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Oct 24, 2017
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Intelligent Content For The Food Fascinated
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SERVING SAINT LOUIS SINCE 1999
Elixir
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Grill-to-Glass Drinking
By Ligaya Figueras | Photos by Carmen Troesser
Posted On: 06/01/2013   


Grilling season has arrived. And at Salt – a restaurant where the kitchen crew works hand in hand with the folks behind the bar – that means grilled fare is just as likely to end up in your glass this summer as it is on your plate.

When fresh fruit spends time over charcoal’s toasty embers, its bright color and tart flavor get traded out for smoky, savory elements. A quick squeeze, and the deeply nuanced juice is now perfect for mellowing the pucker-up character of lime juice and taming renegade rum in a classic daiquiri. For Salt’s Pisco Punch, viscous grilled pineapple juice turns this classic summer sipper into an accessible, tropical port of entry for drinkers unfamiliar with Pisco, a Peruvian spirit made from grape brandy.

Wanna try this at home? It’s easy. Whether using limes, lemons or chunky pineapple slices, simply cut the fruit in half, place the cut side on a grill and let it cook for about 3 minutes, being careful not to burn the fruit. Once you run the grilled fruit through a juicer or reamer, the juice will keep in the fridge for 2 days. For the tastiest results, brush the grill grates with a little vegetable oil before you get started to keep the fruit from sticking. You also want to rub olive oil on the skin side of the fruit – a trick that “pulls up the flame and pulls up the smoke [into the fruit],” explained Salt bar manager and co-owner Matt Obermark. “They get really sweet and smoky. Everyone is into smoke these days.”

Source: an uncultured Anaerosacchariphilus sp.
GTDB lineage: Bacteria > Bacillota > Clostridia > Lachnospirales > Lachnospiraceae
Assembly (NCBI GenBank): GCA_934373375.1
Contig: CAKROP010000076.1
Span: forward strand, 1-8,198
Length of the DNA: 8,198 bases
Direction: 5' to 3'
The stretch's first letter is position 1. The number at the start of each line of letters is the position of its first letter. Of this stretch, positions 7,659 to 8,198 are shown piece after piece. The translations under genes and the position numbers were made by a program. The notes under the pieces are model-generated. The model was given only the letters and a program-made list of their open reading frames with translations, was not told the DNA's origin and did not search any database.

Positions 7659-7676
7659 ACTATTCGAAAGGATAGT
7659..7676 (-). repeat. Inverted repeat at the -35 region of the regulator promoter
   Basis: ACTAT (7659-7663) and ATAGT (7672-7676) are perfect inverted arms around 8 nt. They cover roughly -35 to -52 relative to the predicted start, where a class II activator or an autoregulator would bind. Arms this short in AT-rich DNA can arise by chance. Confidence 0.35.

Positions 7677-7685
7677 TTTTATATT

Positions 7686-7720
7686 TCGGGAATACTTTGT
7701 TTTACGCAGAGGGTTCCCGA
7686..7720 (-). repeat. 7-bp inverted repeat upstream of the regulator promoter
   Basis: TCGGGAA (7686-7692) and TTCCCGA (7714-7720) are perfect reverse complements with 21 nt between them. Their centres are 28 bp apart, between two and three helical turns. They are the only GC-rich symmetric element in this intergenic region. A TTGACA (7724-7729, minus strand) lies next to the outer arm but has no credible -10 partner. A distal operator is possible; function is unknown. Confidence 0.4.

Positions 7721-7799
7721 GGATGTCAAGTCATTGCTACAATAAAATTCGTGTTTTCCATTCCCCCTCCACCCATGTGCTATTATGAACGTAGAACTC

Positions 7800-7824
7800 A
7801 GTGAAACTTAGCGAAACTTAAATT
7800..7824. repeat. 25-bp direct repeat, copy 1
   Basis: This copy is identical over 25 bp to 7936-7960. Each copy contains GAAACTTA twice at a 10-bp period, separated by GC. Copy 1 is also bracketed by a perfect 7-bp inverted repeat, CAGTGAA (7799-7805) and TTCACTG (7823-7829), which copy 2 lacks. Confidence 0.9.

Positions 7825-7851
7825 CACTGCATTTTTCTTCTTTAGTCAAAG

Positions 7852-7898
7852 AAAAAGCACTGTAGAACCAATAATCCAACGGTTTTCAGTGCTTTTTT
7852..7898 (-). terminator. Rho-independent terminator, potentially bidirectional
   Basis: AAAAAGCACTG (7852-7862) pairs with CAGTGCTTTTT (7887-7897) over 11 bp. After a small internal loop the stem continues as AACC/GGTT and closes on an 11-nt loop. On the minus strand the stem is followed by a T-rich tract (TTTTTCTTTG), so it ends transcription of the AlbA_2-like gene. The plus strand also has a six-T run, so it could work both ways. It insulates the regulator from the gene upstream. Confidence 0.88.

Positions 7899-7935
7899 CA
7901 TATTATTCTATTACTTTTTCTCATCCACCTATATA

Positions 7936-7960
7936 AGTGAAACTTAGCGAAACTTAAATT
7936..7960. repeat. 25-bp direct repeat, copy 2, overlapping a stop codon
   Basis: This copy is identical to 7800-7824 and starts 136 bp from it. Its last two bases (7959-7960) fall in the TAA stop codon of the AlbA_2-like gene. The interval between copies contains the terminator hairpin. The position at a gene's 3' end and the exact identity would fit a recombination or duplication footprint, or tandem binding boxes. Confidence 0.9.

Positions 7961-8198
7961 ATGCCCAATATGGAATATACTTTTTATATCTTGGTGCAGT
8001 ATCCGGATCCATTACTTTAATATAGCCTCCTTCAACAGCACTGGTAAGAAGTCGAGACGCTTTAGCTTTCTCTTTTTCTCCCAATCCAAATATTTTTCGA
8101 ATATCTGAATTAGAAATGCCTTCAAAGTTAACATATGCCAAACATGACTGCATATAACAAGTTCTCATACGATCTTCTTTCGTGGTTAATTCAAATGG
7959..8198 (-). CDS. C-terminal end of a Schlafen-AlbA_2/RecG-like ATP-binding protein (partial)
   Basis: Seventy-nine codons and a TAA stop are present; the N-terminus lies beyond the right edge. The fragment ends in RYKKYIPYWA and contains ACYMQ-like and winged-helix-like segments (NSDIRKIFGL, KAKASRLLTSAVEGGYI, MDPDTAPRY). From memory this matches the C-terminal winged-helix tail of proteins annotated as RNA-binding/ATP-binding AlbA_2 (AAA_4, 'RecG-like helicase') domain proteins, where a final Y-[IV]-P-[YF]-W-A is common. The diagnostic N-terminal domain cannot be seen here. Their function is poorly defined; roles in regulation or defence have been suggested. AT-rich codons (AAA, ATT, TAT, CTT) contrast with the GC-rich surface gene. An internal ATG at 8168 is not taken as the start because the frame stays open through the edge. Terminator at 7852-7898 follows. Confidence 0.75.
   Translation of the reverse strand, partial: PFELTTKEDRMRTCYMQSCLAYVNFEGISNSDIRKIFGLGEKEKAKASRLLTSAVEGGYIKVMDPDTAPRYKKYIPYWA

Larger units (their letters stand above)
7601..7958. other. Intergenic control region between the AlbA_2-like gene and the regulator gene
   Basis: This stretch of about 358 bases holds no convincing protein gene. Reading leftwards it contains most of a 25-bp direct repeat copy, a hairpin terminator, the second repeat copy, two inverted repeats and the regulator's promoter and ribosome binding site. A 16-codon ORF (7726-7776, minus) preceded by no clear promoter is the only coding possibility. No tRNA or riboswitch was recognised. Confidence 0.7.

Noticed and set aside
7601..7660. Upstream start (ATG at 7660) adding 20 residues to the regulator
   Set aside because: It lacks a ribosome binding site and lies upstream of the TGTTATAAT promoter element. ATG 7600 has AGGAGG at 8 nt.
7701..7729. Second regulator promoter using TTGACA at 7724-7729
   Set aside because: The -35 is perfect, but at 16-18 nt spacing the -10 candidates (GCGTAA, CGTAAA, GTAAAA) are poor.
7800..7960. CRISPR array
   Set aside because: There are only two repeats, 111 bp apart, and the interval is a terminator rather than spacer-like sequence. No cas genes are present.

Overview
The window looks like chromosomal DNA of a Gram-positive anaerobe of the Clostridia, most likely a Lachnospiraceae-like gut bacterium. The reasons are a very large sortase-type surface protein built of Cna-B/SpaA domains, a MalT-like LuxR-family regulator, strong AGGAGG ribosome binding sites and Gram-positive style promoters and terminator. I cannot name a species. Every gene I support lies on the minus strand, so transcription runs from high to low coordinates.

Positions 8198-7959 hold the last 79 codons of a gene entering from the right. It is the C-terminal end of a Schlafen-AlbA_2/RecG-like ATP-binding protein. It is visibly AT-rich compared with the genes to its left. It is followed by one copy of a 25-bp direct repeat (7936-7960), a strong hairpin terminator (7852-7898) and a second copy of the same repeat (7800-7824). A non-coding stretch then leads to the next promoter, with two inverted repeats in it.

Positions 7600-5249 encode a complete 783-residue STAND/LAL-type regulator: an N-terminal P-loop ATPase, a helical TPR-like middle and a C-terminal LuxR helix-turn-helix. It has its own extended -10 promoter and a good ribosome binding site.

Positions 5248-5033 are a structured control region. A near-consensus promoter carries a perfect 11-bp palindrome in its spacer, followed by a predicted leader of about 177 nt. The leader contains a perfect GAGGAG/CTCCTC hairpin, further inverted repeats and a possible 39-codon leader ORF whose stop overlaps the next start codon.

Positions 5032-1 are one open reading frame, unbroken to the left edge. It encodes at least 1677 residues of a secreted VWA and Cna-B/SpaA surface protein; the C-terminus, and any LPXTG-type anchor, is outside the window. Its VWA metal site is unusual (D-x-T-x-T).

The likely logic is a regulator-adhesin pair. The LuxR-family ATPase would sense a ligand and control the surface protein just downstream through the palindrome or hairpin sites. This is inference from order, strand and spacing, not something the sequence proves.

Grilled Daiquiri
Salt’s Matt Obermark
Makes 1

INGREDIENTS

1½ ounces of Flor de Caña 4-year Extra Dry rum
¾ ounce of grilled lime juice*
¾ ounce of simple syrup
lime wheel garnish (optional)

PREPARATION

• Combine the rum, grilled lime juice and simple syrup in a Boston shaker.
• Add ice and shake well.
• Strain into a chilled coupe or cocktail glass.
• To garnish, use a hand-held kitchen torch to brûlé one side of the lime wheel, if desired. Thread the lime wheel onto an oversized toothpick and position across the top of the glass.

*To make grilled lime juice: Cut the fresh lime in half and set aside. Brush the grill grates with a little vegetable oil to keep the fruit from sticking. Rub olive oil on the skin side of the fruit. Next, place the cut side on the grill and let it cook for about 3 minutes, being careful not to burn the fruit. Run the grilled fruit through a juicer or reamer. The juice will keep in the fridge for 2 days. One lime will yield approximately 2 tablespoons of juice.

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